# Thermodynamic identities

• CharlieCW

## Homework Statement

Let x, y and z satisfy the state function ##f(x, y, z) = 0## and let ##w## be a function of only two of these variables. Show the following identities:

$$\left(\frac{\partial x}{\partial y}\right )_w \left(\frac{\partial y}{\partial z}\right )_w =\left(\frac{\partial x}{\partial z}\right )_w$$

$$\left(\frac{\partial x}{\partial y}\right )_w=\frac{1}{\left(\frac{\partial x}{\partial y}\right )_w}$$

$$\left(\frac{\partial x}{\partial y}\right )_z \left(\frac{\partial y}{\partial z}\right )_y \left(\frac{\partial z}{\partial x}\right )_x =-1$$

$$\left(\frac{\partial x}{\partial y}\right )_z=\left(\frac{\partial x}{\partial y}\right )_w + \left(\frac{\partial x}{\partial w}\right )_y \left(\frac{\partial w}{\partial}\right )_z$$

## Homework Equations

All relationships must be deduced only by assuming ##f(x,y,z)=0## and ##w## function only of two of these variables. Cannot introduce topology or complex analysis theorems (multivariate calculus basics (i.e. chain rule, exact differentials) are allowed).

## The Attempt at a Solution

These are some thermodynamic identities that I've been using for a while, and while I have seen the proofs of some of this in GR and QFT (for example, the inverse function theorem), I'm struggling a bit on how deduce them from more basic calculus theorems used in statistical physics.

To begin with, I noted that since I have ##f(x,y,z)=0## then I can write, for example, ##x=x(y,z)##. Moreover, assuming ##w=w(x,y)##, I can also write ##w=w(x(y,z),z)=w=(y,z)##, and so on.

For part (a), I used the chain rule to show straightforward that:

$$\left(\frac{\partial x}{\partial z}\right )_w=\left(\frac{\partial x}{\partial y}\right )_w \left(\frac{\partial y}{\partial z}\right )_w$$

However, I'm not entirely sure if this is an acceptable proof or if there's a way to develop it a bit more.

For part (b), I tried, for example:

$$\left ( \frac{\partial x}{\partial y} \right )_w=\left ( \frac{\partial x}{\partial z} \right )_w \left ( \frac{\partial z}{\partial y} \right )_w=\left ( \frac{\partial x}{\partial y} \right )_w \left ( \frac{\partial y}{\partial z} \right )_w \left ( \frac{\partial z}{\partial y} \right )_w$$

Were I applied the chain rule again to the left term. The above expression reduces to:

$$1=\left ( \frac{\partial y}{\partial z} \right )_w \left ( \frac{\partial z}{\partial y} \right )_w \ \ \ \longrightarrow \ \ \ \left ( \frac{\partial y}{\partial z} \right )_w=\frac{1}{\left ( \frac{\partial z}{\partial y} \right )_w}$$

I have seen several proofs online using complex analysis or topology, so I'm not sure if this derivation is also valid or I just forced it.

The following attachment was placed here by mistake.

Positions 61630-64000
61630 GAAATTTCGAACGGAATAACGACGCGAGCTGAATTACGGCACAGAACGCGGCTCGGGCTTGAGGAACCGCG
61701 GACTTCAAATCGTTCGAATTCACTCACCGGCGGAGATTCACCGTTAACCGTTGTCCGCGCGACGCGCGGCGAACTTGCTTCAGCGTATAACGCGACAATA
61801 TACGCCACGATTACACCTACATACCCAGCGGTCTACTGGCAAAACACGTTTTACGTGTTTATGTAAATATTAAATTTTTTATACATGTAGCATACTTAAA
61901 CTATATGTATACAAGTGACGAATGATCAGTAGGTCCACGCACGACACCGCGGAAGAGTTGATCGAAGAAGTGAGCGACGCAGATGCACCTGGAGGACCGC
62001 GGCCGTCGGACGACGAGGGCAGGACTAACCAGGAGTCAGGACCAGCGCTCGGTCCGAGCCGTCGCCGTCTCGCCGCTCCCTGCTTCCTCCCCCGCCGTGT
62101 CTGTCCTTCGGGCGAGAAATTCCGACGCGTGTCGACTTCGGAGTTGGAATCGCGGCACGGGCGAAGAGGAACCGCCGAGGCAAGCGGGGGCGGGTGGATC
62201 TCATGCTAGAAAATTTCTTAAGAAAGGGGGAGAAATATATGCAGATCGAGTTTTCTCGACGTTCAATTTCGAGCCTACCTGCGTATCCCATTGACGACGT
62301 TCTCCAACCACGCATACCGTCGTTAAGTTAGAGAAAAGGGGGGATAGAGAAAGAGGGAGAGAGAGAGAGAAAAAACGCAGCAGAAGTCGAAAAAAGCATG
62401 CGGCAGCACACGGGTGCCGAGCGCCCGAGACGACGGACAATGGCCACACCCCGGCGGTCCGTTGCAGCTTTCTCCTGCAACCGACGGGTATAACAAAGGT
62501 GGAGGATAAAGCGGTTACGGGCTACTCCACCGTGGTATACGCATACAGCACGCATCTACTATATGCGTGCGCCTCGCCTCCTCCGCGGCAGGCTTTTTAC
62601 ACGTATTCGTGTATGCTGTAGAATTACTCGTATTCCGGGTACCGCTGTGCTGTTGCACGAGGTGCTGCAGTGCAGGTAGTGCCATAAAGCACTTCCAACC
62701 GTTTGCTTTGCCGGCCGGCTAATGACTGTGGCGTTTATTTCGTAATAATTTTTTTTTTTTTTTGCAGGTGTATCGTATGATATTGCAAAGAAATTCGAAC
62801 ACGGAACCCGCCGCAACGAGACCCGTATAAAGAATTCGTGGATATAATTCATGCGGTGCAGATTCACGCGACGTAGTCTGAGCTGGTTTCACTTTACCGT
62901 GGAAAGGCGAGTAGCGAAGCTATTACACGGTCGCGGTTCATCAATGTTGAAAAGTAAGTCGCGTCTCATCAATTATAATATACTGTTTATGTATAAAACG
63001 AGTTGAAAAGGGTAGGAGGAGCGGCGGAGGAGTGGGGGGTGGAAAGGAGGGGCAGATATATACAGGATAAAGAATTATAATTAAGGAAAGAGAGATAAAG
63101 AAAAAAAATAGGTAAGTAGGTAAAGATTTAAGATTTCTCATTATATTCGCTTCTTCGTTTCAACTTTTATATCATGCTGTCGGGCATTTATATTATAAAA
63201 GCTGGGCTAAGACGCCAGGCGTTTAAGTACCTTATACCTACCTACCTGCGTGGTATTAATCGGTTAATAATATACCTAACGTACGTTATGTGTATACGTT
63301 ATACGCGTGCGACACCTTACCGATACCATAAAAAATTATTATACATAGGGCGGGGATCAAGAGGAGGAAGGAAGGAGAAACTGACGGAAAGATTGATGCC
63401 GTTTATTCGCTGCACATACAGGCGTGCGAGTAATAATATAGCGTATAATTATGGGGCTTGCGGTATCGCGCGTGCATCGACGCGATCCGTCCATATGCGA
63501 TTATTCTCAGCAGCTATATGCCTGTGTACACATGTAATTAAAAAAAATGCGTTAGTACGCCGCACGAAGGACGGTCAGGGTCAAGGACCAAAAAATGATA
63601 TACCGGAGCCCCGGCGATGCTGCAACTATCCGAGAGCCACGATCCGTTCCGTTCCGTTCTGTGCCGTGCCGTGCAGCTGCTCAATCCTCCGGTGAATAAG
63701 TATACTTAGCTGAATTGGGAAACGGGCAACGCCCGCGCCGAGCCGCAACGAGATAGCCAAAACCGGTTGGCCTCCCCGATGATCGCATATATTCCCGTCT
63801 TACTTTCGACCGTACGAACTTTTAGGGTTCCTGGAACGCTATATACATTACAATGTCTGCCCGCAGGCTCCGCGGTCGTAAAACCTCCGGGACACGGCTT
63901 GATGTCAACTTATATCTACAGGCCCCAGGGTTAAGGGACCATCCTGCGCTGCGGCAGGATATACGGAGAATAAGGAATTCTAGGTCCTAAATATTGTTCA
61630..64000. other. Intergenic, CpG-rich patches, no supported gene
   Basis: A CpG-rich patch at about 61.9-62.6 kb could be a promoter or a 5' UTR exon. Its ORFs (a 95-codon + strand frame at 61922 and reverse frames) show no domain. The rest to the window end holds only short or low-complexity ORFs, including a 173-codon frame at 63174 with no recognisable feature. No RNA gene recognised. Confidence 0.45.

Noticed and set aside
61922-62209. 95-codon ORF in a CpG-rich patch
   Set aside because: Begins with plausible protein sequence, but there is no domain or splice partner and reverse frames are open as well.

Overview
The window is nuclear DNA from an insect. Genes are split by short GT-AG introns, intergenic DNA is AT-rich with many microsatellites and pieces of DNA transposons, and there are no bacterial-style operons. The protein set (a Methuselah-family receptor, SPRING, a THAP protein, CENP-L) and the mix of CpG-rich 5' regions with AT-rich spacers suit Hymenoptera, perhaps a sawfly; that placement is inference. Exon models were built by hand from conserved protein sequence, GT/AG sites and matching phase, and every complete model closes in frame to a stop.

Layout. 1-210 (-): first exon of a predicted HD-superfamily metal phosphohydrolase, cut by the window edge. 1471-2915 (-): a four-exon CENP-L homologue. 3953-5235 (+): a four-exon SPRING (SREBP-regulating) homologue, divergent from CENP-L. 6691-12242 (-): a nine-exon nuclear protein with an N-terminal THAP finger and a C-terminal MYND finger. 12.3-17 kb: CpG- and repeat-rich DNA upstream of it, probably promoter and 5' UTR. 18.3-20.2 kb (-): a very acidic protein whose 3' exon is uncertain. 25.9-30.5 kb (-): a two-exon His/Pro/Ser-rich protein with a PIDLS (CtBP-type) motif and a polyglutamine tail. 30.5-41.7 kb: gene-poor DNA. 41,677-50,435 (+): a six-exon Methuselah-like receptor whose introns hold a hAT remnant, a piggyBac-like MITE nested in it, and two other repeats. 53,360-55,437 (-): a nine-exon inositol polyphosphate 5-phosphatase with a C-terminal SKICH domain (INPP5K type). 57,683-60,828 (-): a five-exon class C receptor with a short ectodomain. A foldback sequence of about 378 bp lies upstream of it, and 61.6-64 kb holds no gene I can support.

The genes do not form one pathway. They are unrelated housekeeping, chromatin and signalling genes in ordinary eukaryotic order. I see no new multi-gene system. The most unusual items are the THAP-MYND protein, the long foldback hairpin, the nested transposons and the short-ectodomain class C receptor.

For part (c), the proof is pretty straightforward using differentials and the inverse function theorem, so I'll skip it (a simple proof can be found here: https://en.wikipedia.org/wiki/Triple_product_rule)

For part (d), I'm having the most trouble. I tried using differentials and the chain rule:

$$\left ( \frac{\partial x}{\partial y} \right )_z=\left ( \frac{\partial x}{\partial w} \right )_z \left ( \frac{\partial w}{\partial y} \right )_z$$

$$dy=\left ( \frac{\partial y}{\partial x} \right )_z dx + \left ( \frac{\partial y}{\partial z} \right )_x dz$$

$$dx=\left ( \frac{\partial x}{\partial y} \right )_z dy + \left ( \frac{\partial x}{\partial z} \right )_y dz$$

Substituting the first and second expressions into the third one:

$$dx=\left ( \frac{\partial x}{\partial w} \right )_z \left ( \frac{\partial w}{\partial y} \right )_z \left ( \left ( \frac{\partial y}{\partial x} \right )_z dx + \left ( \frac{\partial y}{\partial z} \right )_x dz \right ) + \left ( \frac{\partial x}{\partial z} \right )_y dz$$

The coefficient for ##dx## should be equal to ##1##, while the coefficient for ##dz## should be zero. Therefore, we get the following equalities:

$$\left ( \frac{\partial x}{\partial w} \right )_z \left ( \frac{\partial w}{\partial y} \right )_z \left ( \frac{\partial y}{\partial x} \right )_z=1$$

$$\left ( \frac{\partial x}{\partial z} \right )_y=-\left ( \frac{\partial x}{\partial w} \right )_z \left ( \frac{\partial w}{\partial y} \right )_z \left ( \frac{\partial y}{\partial z} \right )_x$$

However, this doesn't seem to lead anywhere, so this is probably the one I have the least idea how to proceed.

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I think I've seen these in Callen's "Thermodynamics and Introduction to Thermostatics" in the appendix. Although, I'm not sure if (d) can be found there.

DrClaude
I think I've seen these in Callen's "Thermodynamics and Introduction to Thermostatics" in the appendix. Although, I'm not sure if (d) can be found there.

Thanks, I'll check if we got it in the library after the morning lectures and I'll update you if I find the solution.

Edit: I checked the book, they have the proofs I needed. As for the last one, I found it here in page 4: http://mutuslab.cs.uwindsor.ca/schurko/introphyschem/handouts/mathsht.pdf

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DrClaude